Intel’s High Performance 32nm
As is customary, Intel’s technology and manufacturing team returned to IEDM 2009 with an update on their 32nm high performance bulk process. Paper 28.4 is an elaboration on the previously disclosed Intel 32nm process that contains newer performance results that show the benefit of addition time for optimization, simply due to gap between timing of IEDM paper submissions and a ramp into production. Additionally, there is further discussion of how Intel’s performance on 32nm was achieved and some of the trade-off between SRAM cell size and minimum operating voltage.
One of the issues with scaling to smaller nodes is that the source and drain area also shrinks, which increases resistance and can degrade transistor performance. The paper disclosed that Intel’s 32nm NMOS transistors have a raised source and drain, which reduces resistance and enhances performance. Figure 1 shows the raised source and drain on 32nm NFETs and PFETs. Note that the PMOS transistors already had a raised source and drain due to the use of embedded silicon-germanium (SiGe), so the novel aspect is that this optimization has been applied to the NFETs.
Figure 1 – Raised Source and Drain for 32nm NFETs and PFETs
The Ion performance reported in this paper is roughly 5% higher than the previous paper, with 1.62mA/um and 1.37mA/um for NMOS and PMOS respectively, at 1.0V and 100nA/um Ioff. The drive currents in the linear region (as opposed to the saturated region) measure performance when the transistor is not fully switched ‘on’ and substantially changed compared to the slightly older 32nm paper. The reported Idlin for NMOS and PMOS are 0.231mA/um and 0.240mA/um, which is the first time that linear PMOS drive strength has exceeded NMOS. In comparison, the numbers reported in the previous 32nm were 0.228mA/um and 0.198mA/um; so the PMOS linear performance improved by an impressive 20% over one year, and 34% compared to the 45nm process. While not as widely reported, the linear drive strength is critical to overall circuit timing and performance because many transistors used in modern chips are operating in the linear (rather than saturated) region.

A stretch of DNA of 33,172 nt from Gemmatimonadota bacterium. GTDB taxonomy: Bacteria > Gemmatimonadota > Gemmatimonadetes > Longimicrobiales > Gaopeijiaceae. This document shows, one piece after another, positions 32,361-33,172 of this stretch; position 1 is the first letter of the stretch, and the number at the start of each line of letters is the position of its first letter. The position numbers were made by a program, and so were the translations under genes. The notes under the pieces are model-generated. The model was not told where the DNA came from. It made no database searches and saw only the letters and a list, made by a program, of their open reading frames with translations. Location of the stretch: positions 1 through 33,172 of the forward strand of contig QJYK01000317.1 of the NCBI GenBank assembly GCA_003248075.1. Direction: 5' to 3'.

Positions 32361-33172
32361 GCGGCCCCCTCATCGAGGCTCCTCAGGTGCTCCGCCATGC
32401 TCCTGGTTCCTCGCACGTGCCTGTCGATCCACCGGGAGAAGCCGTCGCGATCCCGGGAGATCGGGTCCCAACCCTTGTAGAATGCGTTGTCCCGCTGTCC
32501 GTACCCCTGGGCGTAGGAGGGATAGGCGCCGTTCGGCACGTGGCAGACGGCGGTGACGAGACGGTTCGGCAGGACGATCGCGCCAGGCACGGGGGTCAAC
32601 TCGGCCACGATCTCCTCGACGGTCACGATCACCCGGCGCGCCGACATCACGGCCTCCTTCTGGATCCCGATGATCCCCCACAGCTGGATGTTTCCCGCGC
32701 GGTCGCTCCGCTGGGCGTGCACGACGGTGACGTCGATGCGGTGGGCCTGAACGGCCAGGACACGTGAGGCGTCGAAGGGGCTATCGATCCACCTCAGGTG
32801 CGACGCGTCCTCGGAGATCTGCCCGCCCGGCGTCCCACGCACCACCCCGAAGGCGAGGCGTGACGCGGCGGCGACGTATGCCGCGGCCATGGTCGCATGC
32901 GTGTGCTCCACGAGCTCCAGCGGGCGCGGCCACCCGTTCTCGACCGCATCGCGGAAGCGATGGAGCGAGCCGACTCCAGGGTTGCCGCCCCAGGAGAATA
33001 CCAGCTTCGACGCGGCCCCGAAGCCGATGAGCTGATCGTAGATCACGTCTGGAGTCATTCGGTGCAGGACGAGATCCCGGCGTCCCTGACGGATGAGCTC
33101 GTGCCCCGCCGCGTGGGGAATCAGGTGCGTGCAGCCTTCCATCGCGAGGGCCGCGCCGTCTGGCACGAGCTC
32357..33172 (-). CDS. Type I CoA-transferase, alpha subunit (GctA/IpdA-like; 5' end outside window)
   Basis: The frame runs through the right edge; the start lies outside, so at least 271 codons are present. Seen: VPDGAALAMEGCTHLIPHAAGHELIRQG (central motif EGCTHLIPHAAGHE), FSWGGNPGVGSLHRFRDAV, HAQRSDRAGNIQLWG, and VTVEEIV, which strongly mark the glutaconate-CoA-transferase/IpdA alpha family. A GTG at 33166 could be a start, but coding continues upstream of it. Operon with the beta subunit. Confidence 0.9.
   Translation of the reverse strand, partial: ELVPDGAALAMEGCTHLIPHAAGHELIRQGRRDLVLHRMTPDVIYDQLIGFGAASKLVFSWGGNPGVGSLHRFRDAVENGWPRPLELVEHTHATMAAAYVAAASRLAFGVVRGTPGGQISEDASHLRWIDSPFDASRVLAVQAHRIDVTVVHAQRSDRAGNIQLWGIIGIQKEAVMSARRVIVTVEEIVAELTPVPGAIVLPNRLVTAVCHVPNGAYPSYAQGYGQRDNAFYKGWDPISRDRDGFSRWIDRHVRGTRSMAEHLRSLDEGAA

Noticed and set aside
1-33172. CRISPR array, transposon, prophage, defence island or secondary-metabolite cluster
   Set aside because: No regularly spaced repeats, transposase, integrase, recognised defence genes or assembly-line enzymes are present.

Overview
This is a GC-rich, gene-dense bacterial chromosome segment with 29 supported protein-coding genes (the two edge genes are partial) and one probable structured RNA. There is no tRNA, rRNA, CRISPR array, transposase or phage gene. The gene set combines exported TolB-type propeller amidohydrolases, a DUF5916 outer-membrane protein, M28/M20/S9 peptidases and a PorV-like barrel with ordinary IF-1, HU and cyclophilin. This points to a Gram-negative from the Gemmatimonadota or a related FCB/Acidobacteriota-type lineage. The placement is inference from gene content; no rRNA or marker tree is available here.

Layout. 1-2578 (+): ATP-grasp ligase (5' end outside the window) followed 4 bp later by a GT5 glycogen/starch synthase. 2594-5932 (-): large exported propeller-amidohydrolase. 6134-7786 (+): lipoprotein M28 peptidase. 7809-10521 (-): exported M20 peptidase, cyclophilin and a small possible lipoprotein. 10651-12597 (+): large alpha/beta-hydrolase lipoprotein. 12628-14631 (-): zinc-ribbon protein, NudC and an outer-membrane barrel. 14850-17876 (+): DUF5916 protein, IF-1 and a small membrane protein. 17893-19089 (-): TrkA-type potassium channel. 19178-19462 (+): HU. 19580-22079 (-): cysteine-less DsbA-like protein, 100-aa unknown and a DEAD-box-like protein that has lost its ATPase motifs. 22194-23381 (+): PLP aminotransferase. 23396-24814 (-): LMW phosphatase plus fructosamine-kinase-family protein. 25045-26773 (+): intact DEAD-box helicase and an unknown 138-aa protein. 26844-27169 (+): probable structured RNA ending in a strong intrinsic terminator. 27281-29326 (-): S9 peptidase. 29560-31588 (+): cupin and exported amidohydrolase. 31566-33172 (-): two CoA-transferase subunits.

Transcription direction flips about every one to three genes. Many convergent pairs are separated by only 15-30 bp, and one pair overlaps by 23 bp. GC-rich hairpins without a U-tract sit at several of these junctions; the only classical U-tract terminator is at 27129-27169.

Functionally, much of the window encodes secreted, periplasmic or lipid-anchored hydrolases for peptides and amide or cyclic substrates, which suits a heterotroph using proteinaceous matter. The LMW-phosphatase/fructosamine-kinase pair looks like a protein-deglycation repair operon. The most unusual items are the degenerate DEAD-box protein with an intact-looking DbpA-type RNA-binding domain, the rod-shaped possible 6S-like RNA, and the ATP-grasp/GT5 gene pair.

The last part of Intel’s 32nm paper dealt with variation and the impact on SRAM design and power efficiency. Variation is an unavoidable, but often painful, aspect of semiconductor design. As process geometry scales down, the tiny variations in doping and even drawn features have a relatively larger impact on Vt. When designing an SRAM array the supply voltage is set to ensure correct operation in the statistically worst case scenario; this also means that larger SRAM arrays must have higher voltages.
Figure 2 – Impact of Cell and Array Size on SRAM Minimum Vcc in 32nm
One common tactic with SRAMs is using larger cells, which have both higher performance and are less sensitive to variation. This is readily visible in most CPUs, where the cells in the L1 or L2 cache may be much larger than the L3 cache. The paper compared the minimum operating voltage for the three different 32nm SRAM cells used at Intel: 0.171um2, 0.199um2 and 0.256um2, which respectively required 0.7V, 0.85V and 0.95V to achieve correct operation. Additionally, they showed that a 91Mbit array requires 0.86V versus 0.79V for a 3.25Mbit array using the same 0.199um2 cell, highlighting the fact that substantially different sized SRAM arrays cannot be directly compared. Finally, they concluded by observing that Intel’s 4.2Mbit/mm2 SRAM array density (which accounts for SRAM cells, sense amps and control logic) is superior to all reported 28nm and 32nm processes.